Among the various folks being talked about as candidates for the Souter vacancy, one whose candidacy I take seriously and whom I have previously written very little about is Seventh Circuit judge Diane P. Wood. I will address her record in this and subsequent posts.
Let’s begin with Wood’s two rulings in National Organization for Women v. Scheidler, which were reversed by the Supreme Court by 8-1 and 8-0 margins, respectively. These rulings came in litigation in which the National Organization for Women (“NOW”) and abortion clinics sued anti-abortion activists under the Racketeer Influenced and Corrupt Organization Act (“RICO”) for engaging in various forms of illegal conduct in the course of protests at abortion clinics.
In 2001, Wood wrote the panel opinion that affirmed the trial court’s award of damages and of a permanent nationwide injunction against the defendants. One particular question was whether defendants had committed violations of the federal extortion statute—the so-called Hobbs Act—on which their RICO liability was based. Wood ruled that defendants’ argument that the Hobbs Act’s element of “obtaining of property from another” required, of all things, the obtaining of property from another was foreclosed by circuit precedent. (267 F.3d 687.)
By a vote of 8-1, the Supreme Court reversed Wood’s ruling. (537 U.S. 393 (2003).) Chief Justice Rehnquist’s opinion, joined by all justices except Justice Stevens, ruled that the Hobbs Act meant what it said. Of particular importance, given what Wood proceeded to do, is Rehnquist’s conclusion to his opinion:
Because all of the predicate acts supporting the jury’s finding of a RICO violation must be reversed, the judgment that petitioners violated RICO must also be reversed. Without an underlying RICO violation, the injunction issued by the District Court must necessarily be vacated.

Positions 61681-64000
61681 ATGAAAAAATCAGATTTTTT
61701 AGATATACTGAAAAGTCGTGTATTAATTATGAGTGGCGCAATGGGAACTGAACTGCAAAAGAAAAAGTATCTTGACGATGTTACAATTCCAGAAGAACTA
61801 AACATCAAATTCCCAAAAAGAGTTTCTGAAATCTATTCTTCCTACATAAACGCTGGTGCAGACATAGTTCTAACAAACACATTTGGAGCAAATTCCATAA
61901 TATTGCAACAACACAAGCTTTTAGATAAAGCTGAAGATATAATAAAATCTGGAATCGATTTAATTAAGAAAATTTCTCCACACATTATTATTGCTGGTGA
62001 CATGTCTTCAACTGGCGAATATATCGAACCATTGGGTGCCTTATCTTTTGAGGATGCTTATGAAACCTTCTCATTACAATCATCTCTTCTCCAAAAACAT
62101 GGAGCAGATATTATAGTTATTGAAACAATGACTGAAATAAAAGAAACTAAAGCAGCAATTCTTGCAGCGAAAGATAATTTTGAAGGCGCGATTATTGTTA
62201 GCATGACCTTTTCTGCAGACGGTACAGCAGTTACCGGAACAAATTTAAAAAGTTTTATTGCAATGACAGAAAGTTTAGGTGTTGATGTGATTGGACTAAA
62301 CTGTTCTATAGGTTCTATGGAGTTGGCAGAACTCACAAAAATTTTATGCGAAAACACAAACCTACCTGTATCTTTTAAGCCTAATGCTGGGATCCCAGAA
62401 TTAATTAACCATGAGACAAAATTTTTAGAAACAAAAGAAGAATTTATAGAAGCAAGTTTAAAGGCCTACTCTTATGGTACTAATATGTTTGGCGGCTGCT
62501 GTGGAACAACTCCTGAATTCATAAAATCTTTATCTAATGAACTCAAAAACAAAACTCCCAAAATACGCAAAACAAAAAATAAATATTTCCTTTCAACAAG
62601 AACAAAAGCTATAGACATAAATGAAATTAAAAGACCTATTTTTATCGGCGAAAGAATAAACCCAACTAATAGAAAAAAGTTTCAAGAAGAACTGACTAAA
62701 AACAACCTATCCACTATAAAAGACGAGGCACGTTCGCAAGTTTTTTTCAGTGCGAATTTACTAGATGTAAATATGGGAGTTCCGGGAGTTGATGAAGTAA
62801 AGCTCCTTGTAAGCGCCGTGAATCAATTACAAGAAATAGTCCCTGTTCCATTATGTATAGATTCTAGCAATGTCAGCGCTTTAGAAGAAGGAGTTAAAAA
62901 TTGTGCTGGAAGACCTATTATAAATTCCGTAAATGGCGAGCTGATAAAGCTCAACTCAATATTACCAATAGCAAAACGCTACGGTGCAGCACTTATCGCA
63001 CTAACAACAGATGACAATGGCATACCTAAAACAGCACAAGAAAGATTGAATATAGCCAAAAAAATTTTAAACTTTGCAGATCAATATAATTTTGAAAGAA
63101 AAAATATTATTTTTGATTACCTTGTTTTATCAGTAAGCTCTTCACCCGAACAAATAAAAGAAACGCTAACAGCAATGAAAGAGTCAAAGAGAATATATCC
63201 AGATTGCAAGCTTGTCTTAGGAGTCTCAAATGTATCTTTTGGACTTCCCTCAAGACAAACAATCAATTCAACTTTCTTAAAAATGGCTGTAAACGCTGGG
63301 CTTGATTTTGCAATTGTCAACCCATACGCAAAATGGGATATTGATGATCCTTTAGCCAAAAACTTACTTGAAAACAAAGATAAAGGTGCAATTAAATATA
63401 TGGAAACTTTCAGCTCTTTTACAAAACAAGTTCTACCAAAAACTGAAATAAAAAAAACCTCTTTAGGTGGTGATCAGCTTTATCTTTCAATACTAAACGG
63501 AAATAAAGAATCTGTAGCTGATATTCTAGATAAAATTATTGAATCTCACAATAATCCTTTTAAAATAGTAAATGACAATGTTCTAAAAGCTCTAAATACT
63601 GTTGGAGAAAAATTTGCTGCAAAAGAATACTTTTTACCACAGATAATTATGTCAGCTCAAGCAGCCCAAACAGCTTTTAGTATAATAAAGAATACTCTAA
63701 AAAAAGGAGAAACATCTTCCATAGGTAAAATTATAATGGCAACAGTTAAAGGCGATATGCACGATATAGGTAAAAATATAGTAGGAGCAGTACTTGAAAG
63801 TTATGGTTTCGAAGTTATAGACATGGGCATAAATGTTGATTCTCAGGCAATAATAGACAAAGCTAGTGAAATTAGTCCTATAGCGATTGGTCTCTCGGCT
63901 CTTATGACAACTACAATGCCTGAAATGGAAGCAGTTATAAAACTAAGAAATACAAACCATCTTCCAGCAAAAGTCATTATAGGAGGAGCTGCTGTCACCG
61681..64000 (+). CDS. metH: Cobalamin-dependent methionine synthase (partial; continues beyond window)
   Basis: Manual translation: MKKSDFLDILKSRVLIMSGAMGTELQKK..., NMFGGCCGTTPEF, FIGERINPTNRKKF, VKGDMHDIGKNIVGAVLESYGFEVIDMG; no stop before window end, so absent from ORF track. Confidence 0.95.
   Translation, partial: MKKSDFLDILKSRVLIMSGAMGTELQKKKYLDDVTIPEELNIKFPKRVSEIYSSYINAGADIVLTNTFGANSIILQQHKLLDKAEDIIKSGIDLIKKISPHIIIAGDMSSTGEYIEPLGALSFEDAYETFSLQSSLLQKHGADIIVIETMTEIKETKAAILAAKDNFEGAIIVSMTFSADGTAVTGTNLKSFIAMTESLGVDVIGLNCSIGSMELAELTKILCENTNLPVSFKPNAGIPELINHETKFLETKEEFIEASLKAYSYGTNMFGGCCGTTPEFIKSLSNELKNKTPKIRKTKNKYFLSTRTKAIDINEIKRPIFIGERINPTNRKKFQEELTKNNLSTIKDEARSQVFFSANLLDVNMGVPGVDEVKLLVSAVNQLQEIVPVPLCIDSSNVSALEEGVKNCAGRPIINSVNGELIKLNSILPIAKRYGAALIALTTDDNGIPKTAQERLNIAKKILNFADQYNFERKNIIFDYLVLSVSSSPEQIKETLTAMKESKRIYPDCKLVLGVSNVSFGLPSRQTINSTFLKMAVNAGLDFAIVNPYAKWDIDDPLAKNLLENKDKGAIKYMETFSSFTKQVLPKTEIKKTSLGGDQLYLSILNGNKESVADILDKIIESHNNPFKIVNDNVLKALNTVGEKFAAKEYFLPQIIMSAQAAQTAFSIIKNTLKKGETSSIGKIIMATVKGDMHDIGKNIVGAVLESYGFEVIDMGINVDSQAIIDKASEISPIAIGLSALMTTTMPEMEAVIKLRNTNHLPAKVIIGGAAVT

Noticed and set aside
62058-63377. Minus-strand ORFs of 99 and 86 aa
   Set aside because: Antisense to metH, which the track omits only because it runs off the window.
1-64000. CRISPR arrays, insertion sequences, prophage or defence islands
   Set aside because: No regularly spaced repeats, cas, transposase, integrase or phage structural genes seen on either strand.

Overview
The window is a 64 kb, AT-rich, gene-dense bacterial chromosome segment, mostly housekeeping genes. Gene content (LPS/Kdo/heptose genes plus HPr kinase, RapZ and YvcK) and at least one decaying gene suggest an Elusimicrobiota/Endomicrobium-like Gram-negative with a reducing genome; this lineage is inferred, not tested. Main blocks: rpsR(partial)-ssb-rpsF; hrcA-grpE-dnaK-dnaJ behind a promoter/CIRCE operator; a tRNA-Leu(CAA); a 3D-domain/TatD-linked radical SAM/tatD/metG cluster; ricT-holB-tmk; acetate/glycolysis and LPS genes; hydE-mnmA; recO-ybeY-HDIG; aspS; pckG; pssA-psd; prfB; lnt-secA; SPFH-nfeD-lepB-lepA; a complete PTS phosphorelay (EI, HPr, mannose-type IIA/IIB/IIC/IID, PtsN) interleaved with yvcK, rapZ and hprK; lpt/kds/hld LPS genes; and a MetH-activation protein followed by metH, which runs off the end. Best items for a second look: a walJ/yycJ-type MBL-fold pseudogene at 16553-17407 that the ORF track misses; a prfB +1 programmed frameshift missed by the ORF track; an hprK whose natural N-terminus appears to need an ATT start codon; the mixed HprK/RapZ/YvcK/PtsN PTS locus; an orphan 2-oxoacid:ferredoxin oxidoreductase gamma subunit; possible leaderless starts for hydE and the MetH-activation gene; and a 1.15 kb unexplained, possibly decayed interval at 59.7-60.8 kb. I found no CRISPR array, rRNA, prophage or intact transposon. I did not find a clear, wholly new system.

The Court, in other words, put an end to the case. Or so it surely thought.
Instead of taking the ministerial action of reversing the district court’s order, the Seventh Circuit panel, in another opinion by Wood, undertook to identify an issue in the case that it believed remained: whether four acts or threats of physical violence unrelated to extortion or robbery could support a more narrow injunction. (396 F.3d 807 (2005).) It issued an order remanding the case to the district court for further action.
The Supreme Court granted review of Wood’s ruling to consider three questions, including (1) whether the Seventh Circuit “improperly regarded this Court’s mandate … by holding that the injunction issued by the District Court might not need to be vacated,” and (2) whether the Hobbs Act “forbids violent conduct unrelated to extortion or robbery.” In a unanimous opinion by Justice Breyer, the Court ruled that the answer to the second question was no and that there was therefore no need to address the first question. The last sentence of Justice Breyer’s opinion, however, seems clearly to signal the Court’s views on that question, as the Court goes out of its way to prevent any further mischief by Wood: “The judgment of the Court of Appeals is reversed, and the cases are remanded for entry of judgment for petitioners.” (547 U.S. 9 (2006).)
I’ll set aside here the question whether Wood’s initial ruling on the Hobbs Act question was in fact dictated by circuit precedent, though I’ll note that counsel for defendants vigorously contested her reading of circuit precedent. I’ll instead highlight Wood’s plain defiance of the Supreme Court’s initial order of reversal and her resort to a legal argument so flimsy that that the Court unanimously rejected it.
Might Wood have been driven to such mischief by what President Obama would laud as her own “deepest values,” her “core concerns,” and the “depth and breadth”—and focus—of her “empathy”? Well, consider that in its editions from 1996 to 2005, Sullivan’s Judicial Profiles stated that Wood was a member of NOW, the lead plaintiff in the litigation, and of Planned Parenthood of Metropolitan Chicago, part of the plaintiff class of abortion clinics. There’s evidently a dispute over whether that information remained current—she listed her membership in those groups when she was nominated to the Seventh Circuit—and I will readily presume that Wood was not in fact a member of those organizations while sitting on their cases. But her course of conduct signals the dangers of judicial lawlessness that inhere in Obama’s badly misguided standard for judging.